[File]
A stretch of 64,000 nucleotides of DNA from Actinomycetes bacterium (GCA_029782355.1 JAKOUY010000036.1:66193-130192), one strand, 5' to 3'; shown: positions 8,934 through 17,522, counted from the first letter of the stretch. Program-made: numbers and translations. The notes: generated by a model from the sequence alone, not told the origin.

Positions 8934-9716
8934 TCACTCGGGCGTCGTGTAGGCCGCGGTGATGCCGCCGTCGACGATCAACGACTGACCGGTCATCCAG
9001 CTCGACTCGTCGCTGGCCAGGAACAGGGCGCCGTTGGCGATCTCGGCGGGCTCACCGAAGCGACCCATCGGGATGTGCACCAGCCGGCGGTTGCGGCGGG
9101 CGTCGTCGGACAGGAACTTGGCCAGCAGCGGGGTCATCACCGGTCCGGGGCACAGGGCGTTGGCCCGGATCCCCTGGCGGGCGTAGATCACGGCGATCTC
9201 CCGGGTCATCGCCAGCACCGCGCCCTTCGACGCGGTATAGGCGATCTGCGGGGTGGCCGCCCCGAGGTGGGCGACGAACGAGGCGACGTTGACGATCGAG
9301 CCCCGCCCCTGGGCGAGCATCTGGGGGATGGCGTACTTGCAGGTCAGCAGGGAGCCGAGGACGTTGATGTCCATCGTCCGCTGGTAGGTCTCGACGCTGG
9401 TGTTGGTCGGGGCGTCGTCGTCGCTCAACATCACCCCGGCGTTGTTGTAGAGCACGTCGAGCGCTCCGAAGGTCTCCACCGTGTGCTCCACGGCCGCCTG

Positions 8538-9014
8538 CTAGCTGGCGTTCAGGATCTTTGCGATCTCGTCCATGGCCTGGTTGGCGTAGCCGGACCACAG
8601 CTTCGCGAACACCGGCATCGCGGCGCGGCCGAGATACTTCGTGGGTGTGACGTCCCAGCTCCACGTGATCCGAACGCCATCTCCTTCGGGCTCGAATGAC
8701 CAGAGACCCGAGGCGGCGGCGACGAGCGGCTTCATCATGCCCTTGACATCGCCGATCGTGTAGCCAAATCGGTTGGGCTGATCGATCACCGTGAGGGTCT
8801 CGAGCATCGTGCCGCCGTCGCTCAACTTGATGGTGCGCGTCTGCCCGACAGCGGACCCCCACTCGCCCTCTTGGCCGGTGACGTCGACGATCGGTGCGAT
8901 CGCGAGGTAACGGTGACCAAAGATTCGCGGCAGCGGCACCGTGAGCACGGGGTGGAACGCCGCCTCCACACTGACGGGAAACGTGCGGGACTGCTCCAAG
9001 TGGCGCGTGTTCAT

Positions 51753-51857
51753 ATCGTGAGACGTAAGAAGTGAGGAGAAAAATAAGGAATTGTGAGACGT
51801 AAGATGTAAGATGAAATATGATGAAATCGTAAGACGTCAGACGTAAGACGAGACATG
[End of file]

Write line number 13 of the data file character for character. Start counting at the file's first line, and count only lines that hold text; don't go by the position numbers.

8801 CGAGCATCGTGCCGCCGTCGCTCAACTTGATGGTGCGCGTCTGCCCGACAGCGGACCCCCACTCGCCCTCTTGGCCGGTGACGTCGACGATCGGTGCGAT